Opening times for 4 December 2023
Asset Opening time Coastline Open all dayMTWTFSS2728293012345678910111213141516171819202122232425262728293031
Car parking available at Haig Pit (not National Trust)
Dogs are welcome to our outdoor properties but please keep them under close control to protect stock and wildlife. Take a look at our Canine Code and enjoy a great day out with your pup!
Sat nav postcode CA28 9BG. From north: 15 miles from Cockermouth on the A66 then A595. From south: 17 miles from Ravenglass on the A595. Once at Whitehaven follow brown tourist signs for mining museum.
Parking: Free parking at Haig Pit car park, or pay and display parking at Whitehaven harbour and St Bees beach (not National Trust).
Whitehaven coast is a short detour from the Coast to Coast footpath, which turns inland just where the Whitehaven Coast meets St Bees Head. Signposted walks from Whitehaven Harbour and St Bees Beach.
Whitehaven Station 0.6 miles (1km). Walk around the harbour to the Beacon museum and follow coastal path signs. St Bees station 7 miles (11.2km). Walk down Station Road then turn left onto Beach Road and follow to the beach. Train stations at either end mean it is easy to walk along the 7 mile cliff path and catch the train back.
From north: 300/301 from Carlisle, Wigton and Maryport to Whitehaven. From south: 6/X6 from Millom, Ravenglass and Egremont to Whitehaven.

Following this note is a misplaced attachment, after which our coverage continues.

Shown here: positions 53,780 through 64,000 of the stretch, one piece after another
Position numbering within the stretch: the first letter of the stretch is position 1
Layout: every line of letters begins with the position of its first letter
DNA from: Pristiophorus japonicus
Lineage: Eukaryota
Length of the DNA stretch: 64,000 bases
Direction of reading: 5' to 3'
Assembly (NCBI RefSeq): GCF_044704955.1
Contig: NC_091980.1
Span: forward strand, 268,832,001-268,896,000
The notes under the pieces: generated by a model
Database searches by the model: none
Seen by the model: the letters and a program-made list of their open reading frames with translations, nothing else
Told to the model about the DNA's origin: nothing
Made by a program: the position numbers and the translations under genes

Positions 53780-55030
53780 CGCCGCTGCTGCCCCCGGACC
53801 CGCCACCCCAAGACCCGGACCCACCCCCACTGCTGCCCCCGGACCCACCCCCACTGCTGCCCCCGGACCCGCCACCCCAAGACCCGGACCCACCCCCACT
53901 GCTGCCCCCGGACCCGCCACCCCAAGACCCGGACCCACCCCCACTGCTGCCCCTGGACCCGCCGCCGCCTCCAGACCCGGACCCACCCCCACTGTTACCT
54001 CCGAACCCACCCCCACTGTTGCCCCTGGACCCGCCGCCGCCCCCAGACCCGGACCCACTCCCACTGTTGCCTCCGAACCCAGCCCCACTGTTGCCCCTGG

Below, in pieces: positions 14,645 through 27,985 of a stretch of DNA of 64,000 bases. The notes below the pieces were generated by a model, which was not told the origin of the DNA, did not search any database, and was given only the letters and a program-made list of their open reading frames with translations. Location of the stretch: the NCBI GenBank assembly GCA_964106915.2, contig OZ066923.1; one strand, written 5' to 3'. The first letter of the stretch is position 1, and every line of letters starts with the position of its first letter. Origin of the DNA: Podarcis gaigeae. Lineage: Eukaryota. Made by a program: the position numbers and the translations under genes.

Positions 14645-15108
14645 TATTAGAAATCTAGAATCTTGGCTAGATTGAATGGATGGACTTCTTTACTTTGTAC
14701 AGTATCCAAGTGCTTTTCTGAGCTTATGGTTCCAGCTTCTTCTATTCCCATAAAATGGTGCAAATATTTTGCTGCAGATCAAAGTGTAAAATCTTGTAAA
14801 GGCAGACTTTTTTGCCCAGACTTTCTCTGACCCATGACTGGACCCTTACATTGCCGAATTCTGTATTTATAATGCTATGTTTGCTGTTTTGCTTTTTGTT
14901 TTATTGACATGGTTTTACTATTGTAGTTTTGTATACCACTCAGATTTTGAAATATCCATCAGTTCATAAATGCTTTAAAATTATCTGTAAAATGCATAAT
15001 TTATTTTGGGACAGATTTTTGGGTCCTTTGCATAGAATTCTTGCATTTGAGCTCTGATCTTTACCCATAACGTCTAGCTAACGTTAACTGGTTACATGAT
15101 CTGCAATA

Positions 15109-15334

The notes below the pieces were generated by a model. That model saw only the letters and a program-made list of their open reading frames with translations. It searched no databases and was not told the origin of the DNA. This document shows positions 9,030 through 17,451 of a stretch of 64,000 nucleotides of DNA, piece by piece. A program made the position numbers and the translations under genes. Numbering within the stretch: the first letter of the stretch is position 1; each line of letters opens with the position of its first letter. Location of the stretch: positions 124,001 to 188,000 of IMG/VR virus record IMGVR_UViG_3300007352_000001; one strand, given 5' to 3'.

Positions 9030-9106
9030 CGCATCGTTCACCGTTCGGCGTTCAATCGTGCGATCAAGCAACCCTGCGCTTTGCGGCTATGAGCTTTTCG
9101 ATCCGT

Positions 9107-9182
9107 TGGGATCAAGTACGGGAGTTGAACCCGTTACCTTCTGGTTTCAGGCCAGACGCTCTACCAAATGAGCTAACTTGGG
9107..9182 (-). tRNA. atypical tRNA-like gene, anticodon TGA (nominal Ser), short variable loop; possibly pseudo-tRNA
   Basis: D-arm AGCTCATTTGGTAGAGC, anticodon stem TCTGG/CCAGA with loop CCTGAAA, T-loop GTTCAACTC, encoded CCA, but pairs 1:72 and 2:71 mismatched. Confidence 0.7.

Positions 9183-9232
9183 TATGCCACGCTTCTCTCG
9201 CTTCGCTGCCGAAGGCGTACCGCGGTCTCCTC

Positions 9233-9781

The C2C (NCN 71) long-distance cycleway starts from Whitehaven Harbour. The Hadrian's Cycleway (NCN 72) also passes through. There are signposted off-road cycling routes along the Whitehaven coast stretching south from the harbour.
The Whitehaven Coast is a one pawprint rated place. Find out all you need to know about bringing your furry side-kick on an adventure on the coast.
Industrial coastline stretching south from the 18th-century harbour of Whitehaven, towards the sandstone cliffs of St Bees Head.
Wildflower meadow restoration of these seaside cliffs bringing much needed food and shelter to our pollinators as well as a splash of colour to the views.
Experience wild, secluded beaches on this dramatic cliff-top walk at Whitehaven's historic 17th-century harbour, passing the town’s industrial archaeology to join Wainwright’s Coast to Coast path.
Only 5½ miles from the border of the Lake District National Park, this coastline stretches south from the 18th century harbour of Whitehaven towards the sandstone cliffs of St Bees Head.
The site of England's first under-sea coalmine, Whitehaven had the deepest mines in the world by the 1730s. The last working pit here closed in 1986. The local community have succeeded in securing the funding to open it as a museum to Whitehaven's mining heritage.
For wildlife lovers, the best time to visit is May to July. The thin spoil-tip soils grow a colourful carpet of wild flowers. At the RSPB reserves on St Bees head, puffins, guillemots and razorbills join thousands of seabirds nesting on the tallest sea cliffs between southern Scotland and northern Wales.
We have partnered with the RSPB, Natural England, the Land Trust, Cumbria Wildlife Trust and the local councils to join up how we care for our 'Colourful Coast' between Whitehaven and St Bees.
The Whitehaven Coast offers more than just sea views and a colourful coast: discover an under-sea coalmine, fog horn station and eighteenth-century harbour.
The wildflower meadows and heathlands at Whitehaven Coast bring much needed wildlife habitat and gifts of sweet nectar and pollen to our pollinators. The transformation from industrial landscape to a safe haven for wildlife as well as a flower dappled seaside walk has been gradual but well worth the effort.